NAPO has testified several times before the Commission over the past year for panels on the Rule of Law, Officer Safety, Health and Wellness, Community Trust and Respect for Law Enforcement, and Law Enforcement Retention. The draft report includes several of NAPO’s recommendations and addresses many of the issues we discussed in our testimony.  NAPO President Mick McHale is quoted on the importance of programs such as “comply, then complain” to build relationships between law enforcement and the community by lowering instances of confrontations and ensuring citizens that any compliant against an officer will be heard and thoroughly investigated.

NAPO’s testimony is also directly quoted to support the recommendation that “law enforcement agencies should examine their salary and benefit packages and incentive programs to ensure they are competitive in the field”.  NAPO testified that retirement benefits, specifically defined benefit plans, are closely tied to job satisfaction and offering competitive benefits is vital to officer retention and recruitment.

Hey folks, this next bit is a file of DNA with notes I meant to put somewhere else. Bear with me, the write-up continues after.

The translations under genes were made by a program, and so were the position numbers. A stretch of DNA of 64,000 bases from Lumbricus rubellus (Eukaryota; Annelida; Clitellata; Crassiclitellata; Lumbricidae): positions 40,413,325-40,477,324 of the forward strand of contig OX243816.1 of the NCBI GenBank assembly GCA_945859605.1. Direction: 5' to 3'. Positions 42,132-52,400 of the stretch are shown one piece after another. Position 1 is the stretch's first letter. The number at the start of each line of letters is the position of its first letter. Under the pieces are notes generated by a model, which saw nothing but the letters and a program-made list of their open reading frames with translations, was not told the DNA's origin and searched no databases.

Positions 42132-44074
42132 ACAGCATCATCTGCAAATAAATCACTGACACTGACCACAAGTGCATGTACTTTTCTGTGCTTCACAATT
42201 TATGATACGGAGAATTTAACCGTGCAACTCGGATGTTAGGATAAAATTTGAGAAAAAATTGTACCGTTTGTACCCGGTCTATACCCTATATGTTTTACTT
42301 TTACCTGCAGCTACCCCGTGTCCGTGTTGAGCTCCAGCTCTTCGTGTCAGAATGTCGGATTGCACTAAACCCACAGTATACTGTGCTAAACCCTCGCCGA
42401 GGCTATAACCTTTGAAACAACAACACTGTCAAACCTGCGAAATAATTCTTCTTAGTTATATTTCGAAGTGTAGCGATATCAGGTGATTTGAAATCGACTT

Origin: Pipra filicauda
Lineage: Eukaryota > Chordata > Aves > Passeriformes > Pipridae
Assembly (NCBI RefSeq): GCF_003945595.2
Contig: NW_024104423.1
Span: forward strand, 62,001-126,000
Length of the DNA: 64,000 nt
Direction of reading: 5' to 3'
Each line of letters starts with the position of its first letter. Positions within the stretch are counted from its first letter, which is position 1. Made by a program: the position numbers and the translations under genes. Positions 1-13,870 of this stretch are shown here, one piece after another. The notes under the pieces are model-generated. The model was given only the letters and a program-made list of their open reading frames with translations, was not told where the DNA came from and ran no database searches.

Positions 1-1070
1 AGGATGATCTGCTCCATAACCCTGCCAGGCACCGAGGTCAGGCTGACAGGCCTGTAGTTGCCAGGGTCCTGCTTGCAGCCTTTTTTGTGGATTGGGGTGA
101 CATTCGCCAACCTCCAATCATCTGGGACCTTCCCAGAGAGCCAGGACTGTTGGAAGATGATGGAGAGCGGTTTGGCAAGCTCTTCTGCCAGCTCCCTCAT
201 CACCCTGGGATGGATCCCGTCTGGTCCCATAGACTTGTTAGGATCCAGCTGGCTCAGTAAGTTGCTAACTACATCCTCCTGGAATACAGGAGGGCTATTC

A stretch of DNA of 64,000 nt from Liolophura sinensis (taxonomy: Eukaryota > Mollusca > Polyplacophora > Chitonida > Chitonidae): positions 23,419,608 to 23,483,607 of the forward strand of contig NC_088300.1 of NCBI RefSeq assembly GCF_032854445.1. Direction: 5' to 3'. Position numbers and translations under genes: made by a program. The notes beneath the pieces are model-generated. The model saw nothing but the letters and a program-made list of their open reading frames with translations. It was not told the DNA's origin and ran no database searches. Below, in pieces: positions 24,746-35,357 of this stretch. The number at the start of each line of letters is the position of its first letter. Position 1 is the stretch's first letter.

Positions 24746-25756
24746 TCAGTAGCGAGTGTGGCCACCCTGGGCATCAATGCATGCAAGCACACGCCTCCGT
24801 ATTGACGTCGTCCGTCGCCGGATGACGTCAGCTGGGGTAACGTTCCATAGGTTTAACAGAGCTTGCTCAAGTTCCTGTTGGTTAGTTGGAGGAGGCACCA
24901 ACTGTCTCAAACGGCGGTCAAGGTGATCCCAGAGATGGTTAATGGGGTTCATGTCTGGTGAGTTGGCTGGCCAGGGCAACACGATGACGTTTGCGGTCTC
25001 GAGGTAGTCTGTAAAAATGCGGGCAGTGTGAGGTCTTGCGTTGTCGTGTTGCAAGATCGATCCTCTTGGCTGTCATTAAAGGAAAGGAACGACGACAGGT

Within the 308-page long draft report, there are significant recommendations around promoting officer peer mentoring programs and protecting officer confidentiality in mental wellness programs. The Commission also recommends that Congress should pass legislation that would create new federal offenses for those who deliberately target law enforcement officers with the intent to kill.  Further, the Commission specifically recommends that qualified immunity for law enforcement officers should not be weakened and in several places recommends protecting officer due process rights in administrative and criminal investigations of officer use of force. 

Additionally, the Commission advises that the Department of Justice must reduce the bureaucracy in grants programs and allow state, local, and tribal governments and law enforcement agencies decide how to address their criminal justice needs efficiently and effectively.  These are all issues that NAPO has long advocated for and consistently pushed for in our various testimonies before the Commission.